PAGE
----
This Easy Zentangle project is still (after 4 years) a favorite on my blog, and I know exactly why.
Doodling is incredibly relaxing. I’m realizing that making art in a repetitive way with cool patterns is on par with all the good effects people get from coloring books, but it appeals to people who want to be a little more active in their arting.
When I first made this tangle tutorial, I didn’t realize that Zentangle™ had a lot of rules and guidelines, so I’m slowly switching to calling these projects ‘tangles’ instead.
My approach is a bit looser than Zentangle, in that there aren’t certain patterns, techniques, and certified teachers.
Pretty much anything goes here if you have a pen and paper and a willingness to invest in a little time drawing. You will be happy you did- let’s get tangling!
How to Make This Zentangle Project
Trace circles all over the paper, overlapping some. I used my Sharpie for the circles, but feel free to use a pencil first and then tracing over the circle with your marker.
Draw patterns inside the resulting spaces. This tangle drawing took me a few hours to finish, so if you want to start smaller, you can either just make a few overlapping circles in the middle of the page and leave the outside of the page blank, or cut/rip your paper in half and just tangle on half of it.
- Don’t worry too much about your initial circles – if they aren’t perfect, they will be lost in the sea of patterns you draw.
- You can alternate darker and lighter-looking patterns so you have an overall visual balance on the page.
- I approached mine by filling in the patterns starting in one area and moving out, without regard to what the overall result would look like. This appeals to my artist brain, that is trained to take the finished product into consideration, carefully planning out the composition and balance of my lines and patterns.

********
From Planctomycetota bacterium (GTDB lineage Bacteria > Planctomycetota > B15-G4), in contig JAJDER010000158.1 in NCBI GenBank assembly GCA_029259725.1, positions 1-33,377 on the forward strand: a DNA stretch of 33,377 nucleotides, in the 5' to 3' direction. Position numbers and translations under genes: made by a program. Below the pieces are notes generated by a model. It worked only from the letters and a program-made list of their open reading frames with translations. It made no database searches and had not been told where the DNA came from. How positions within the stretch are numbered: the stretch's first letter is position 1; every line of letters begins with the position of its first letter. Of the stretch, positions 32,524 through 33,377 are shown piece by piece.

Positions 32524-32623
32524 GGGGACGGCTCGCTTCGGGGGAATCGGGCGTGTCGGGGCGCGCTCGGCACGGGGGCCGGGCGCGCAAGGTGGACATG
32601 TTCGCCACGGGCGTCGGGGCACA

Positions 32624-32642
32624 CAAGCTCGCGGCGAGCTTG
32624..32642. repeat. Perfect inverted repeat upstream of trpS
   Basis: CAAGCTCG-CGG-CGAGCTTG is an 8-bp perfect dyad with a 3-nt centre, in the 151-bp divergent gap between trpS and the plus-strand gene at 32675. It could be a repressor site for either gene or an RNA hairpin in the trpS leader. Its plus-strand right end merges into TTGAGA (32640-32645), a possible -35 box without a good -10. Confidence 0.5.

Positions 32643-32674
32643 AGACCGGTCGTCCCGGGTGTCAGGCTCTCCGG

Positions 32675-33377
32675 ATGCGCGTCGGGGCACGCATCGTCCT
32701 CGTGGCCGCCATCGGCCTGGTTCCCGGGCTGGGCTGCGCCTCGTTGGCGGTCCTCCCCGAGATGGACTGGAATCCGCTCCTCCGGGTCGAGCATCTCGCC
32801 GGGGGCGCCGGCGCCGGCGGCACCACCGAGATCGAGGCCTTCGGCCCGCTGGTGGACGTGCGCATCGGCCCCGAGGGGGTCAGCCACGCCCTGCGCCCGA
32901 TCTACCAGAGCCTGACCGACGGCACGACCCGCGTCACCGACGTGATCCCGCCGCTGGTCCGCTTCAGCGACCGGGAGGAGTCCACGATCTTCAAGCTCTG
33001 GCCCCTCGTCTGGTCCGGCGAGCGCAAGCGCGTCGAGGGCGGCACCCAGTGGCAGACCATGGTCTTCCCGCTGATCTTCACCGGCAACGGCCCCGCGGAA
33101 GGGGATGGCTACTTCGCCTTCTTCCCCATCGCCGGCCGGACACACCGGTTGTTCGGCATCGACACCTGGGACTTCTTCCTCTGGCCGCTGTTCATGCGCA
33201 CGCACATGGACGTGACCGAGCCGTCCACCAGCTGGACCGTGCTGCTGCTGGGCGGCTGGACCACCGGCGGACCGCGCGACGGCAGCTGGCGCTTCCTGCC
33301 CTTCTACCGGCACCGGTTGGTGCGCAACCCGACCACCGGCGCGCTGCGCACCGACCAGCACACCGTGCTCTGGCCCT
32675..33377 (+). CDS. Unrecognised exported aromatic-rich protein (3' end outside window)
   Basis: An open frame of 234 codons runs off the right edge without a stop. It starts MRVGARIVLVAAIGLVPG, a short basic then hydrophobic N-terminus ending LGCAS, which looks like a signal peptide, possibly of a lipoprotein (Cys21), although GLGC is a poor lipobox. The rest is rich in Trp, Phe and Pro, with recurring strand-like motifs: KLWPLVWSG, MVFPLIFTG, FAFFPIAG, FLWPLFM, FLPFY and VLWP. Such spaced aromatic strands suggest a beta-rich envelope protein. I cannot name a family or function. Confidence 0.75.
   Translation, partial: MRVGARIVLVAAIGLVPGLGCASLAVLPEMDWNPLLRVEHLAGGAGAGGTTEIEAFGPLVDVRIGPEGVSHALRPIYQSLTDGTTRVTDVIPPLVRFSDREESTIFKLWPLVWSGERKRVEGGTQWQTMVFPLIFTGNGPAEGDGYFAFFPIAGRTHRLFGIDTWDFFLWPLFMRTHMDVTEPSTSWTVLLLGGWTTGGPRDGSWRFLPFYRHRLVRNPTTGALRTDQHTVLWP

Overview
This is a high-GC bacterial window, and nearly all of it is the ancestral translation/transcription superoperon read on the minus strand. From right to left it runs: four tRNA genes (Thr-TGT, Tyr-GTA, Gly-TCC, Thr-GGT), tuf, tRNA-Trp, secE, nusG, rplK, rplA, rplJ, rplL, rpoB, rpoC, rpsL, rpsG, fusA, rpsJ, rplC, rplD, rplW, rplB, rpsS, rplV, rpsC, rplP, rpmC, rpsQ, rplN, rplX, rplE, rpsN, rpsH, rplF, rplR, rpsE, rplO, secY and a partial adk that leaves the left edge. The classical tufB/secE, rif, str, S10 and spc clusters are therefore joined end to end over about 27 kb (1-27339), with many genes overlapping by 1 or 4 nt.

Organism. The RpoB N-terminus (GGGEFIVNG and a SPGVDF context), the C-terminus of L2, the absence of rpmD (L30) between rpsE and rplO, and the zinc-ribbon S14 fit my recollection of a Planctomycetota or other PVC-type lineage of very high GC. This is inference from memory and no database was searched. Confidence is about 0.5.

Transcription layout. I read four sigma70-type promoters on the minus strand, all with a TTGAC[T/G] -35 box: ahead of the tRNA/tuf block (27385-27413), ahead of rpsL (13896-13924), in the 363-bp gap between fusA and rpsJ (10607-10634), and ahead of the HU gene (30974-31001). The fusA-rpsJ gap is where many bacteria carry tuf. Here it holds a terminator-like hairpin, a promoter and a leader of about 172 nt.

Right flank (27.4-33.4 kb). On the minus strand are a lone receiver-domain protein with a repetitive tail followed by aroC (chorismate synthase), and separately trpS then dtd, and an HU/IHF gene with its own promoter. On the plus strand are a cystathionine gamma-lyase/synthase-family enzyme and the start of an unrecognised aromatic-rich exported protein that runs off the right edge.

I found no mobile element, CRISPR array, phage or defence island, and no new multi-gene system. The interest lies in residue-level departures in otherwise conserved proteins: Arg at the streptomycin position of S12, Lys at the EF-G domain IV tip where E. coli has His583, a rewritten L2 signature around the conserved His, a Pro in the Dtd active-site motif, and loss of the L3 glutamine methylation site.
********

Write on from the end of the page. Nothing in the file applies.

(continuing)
- You really can’t go wrong with this project- it’s going to look cool no matter how you fill the spaces. The only thing I really paid attention to was trying to alternate where I put dark and light patterns. And to a lesser extent, how I balanced the rigid and the wiggly patterns.
- If you see a spot that looks too empty, you can go back in later and add more lines/patterns.
- You can repeat patterns! Especially in something like this, that has so many spaces to fill, relax into just drawing the patterns. It’s easy to find patterns that are on the other side of the page that you can repeat. They will look different in different spaces, too.
- Don’t worry if you make a mistake. I make around 3-4 mistakes with every drawing I do. No big deal- work it into your whole page somehow. Take a slow, deep breath or 5, know that you can and hopefully will be doing 30,000 more of these, and use your ‘mistake’ as a way to start a new pattern.
I like to use this sort of project as a way to relax. It’s a completely awesome way to jump off the screens for a while and become absorbed in something creative. You can make it as mindless or mindful as you want, but I like to protect my intention to relax into this and not make it a big stressful project. It’s sort of like knitting in that way; you can pick it up and put it down at will.
Where to Find Tangle Patterns